Jezabel Careaga returned to COOK last week to show how to make some desserts that are special to her Argentinian background. The multi-talented chef/owner of Jezabel’s Cafe
and Jezabels’ Studio
demonstrated how to make a coconut dulce de leche cookie and baked a special Argentinian tart for guests to enjoy. Lucky for you, Jezabel shared her recipes with us, and now we are sharing them with you! Read on to see how these delicious desserts were made so that you can try them out at home.
This shortbread-like sandwich cookie is fun to assemble and even more delicious to eat. Filled with dulce de leche in the middle and rolled in flaky coconut shavings, this cookie is an Argentinian classic. Just smelling the dough made Jezabel reminisce about baking these cookies with her mother.
- 600 grams corn starch
- 400 grams all-purpose flour
- 1 1/2 tablespoon of baking powder.
- Pinch of salt
- 4 sticks of room temperature butter.
Mix all dry ingredients, add butter in chunks and start mixing, until butter is incorporated with the batter.
In a bowl mix:
- 8 yolks
- 1/8 cup Porto wine
- 1 teaspoon vanilla
Mix with a fork and pour into the flour mixture, mix until smooth, dough must be smooth and easy to work with, if needed add an extra egg. Roll the dough with plenty of flour and cut cookies. Be sure to space the cookies out evenly and bake them at 400 for 15-18 minutes. Jezabel recommends having some warm cookies before they cool completely.
Once the cookies have cooled you are ready to start assembling your Alfajores. Find two cookies of similar shape and size. Jezabel was keen on finding the perfect cookie matches. Once you have you cookie pairs, fill a piping bag with dulce de leche. Start piping onto the edge of one cookie and work your way into the middle.
Place your other cookie on top of the dulce de leche. Next is Jezabel’s personal touch: spread the dulce de leche around the cookie. This allows for more coconut shavings to cover the cookies. Grab a bowl of coconut shavings and roll your cookie sandwiches until they are covered.
Much like the alfajores, pastafrola has a shortbread-esque crust. Jezabel made two versions of the tart, one filled with membrillo and one filled with chocolate dulce de leche. Membrillo is quince paste, which has a similar flavor profile to apples or pears. This is the traditional style of Argentinian pastafrola, however, Jezabel noticed that Americans sometimes prefer the chocolate dulce de leche style more so she adapted for a new variation.
- 1 cup corn starch
- 2.5 cup all-purpose flour
- 1 tablespoon of baking powder.
- pinch of salt
- 2 stick of butter.
Mix all dry ingredients, add butter in chunks and start mixing, until butter is incorporated with batter.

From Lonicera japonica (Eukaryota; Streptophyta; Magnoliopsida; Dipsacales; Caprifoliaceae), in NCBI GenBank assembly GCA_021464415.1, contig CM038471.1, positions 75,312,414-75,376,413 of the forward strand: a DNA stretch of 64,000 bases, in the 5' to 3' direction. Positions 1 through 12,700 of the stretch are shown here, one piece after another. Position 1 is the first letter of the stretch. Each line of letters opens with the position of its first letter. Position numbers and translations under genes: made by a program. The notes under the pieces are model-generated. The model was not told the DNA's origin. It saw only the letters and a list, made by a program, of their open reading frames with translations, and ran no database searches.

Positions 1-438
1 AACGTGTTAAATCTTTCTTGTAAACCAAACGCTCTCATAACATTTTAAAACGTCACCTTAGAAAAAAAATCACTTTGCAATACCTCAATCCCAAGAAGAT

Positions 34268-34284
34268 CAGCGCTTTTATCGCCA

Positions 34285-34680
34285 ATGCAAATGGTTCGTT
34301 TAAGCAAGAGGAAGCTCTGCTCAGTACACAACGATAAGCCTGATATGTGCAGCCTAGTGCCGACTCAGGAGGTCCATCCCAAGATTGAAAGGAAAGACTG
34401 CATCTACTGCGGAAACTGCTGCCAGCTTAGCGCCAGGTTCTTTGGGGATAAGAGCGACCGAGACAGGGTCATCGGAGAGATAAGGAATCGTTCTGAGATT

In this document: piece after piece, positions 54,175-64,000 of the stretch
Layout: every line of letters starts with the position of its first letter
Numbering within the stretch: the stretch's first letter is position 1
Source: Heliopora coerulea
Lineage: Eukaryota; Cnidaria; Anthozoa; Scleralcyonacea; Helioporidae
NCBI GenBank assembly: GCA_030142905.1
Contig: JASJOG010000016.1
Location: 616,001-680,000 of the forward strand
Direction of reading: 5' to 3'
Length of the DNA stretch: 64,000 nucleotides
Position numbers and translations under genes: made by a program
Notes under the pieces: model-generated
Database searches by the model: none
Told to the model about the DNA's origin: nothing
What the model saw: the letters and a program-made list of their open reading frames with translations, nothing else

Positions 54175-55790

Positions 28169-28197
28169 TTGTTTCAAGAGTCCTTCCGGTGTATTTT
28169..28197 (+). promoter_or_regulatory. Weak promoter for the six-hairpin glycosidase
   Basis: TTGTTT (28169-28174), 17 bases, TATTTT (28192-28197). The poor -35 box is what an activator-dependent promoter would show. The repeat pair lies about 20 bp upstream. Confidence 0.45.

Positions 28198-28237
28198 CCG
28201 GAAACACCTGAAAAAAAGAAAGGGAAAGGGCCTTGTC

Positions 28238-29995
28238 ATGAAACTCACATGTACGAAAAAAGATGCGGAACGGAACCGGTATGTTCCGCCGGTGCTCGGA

In a bowl mix:
- 1 egg yolk
- 1 egg
- 2 tablespoon of milk
- 1 teaspoon vanilla
Mix with a fork and pour into the flour mixture, mix until sand-like consistency. Roll out dough into pie crust. Place in a baking dish and crimp the edges.
For the filling you can use either Membrillo softened with warm water over the stove, or mix 2 cups dulce de leche with 1/4 cup of cocoa powder. Take any remaining dough scraps and roll into fist sized ball. Roll flat and cut into strips for lacing the pie. Brush with egg wash and bake at 350 for 45 minutes.
In addition to the sweet treats, Jezabel served up some of her special blends of teas. Jezabel loves tea and was passionate when telling guests how she creates her tea blends. She explained that she goes to farmers in person to see first hand their operation and ensure that the freshest leaves are used. All of Jezabel’s teas are sourced as locally as possible. When certain leaves are not available locally, she gets the more difficult-to-find leaves from New York.
Jezabel served her camomile blend first to set the mood for class. The class concluded with a cup of black tea, to end on a strong note and serve as a pick me up when leaving. However, everyone’s favorite tea of the class was served up right in the middle, Jezabel’s jasmine pearl tea. This tea was not only delicious, but also beautiful. A small handful of jasmine blossoms were placed in a cup of hot water.
After letting the blossoms sit for a few minutes to steep the tea is ready to enjoy. The jasmine pearl tea has a light sweetness to it with floral notes. It was heart-warming and delicious, perfect for the harsh winter.
If this post has made you crave some of these Argentinian delights, be sure to check out Jezabel’s Cafe
! Not only does her cafe have the sweets, coffee and teas, you’re looking for, but Jezabel also serves up breakfast and her famous empanadas. Additionally, Jezabel’s second location, Jezabel’s Studio
, also serves coffee, tea, desserts and empanadas like the cafe, but has a slightly different approach. The studio space is also used for intimate cooking demonstrations and selling home goods, sound familiar? Check out both locations!
2536 Pine St, Philadelphia, PA 19103
Open 8 am – 7 pm Seven days a week
208 S 45th St, Philadelphia, PA, 19104
Open 11 am – 7 pm Wednesday – Saturday, and 11 am – 5 pm Sunday
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Jezabel Careaga is an extremely talented entrepreneur who not only cooks, caters, and runs her businesses, but she also does woodworking! Check out Jezabel’s Studio to browse her furniture and home goods, such as her cutting boards. COOK is proud to sell Jezabel’s cutting boards at our shop, so next time you are in the shop look for these cutting boards!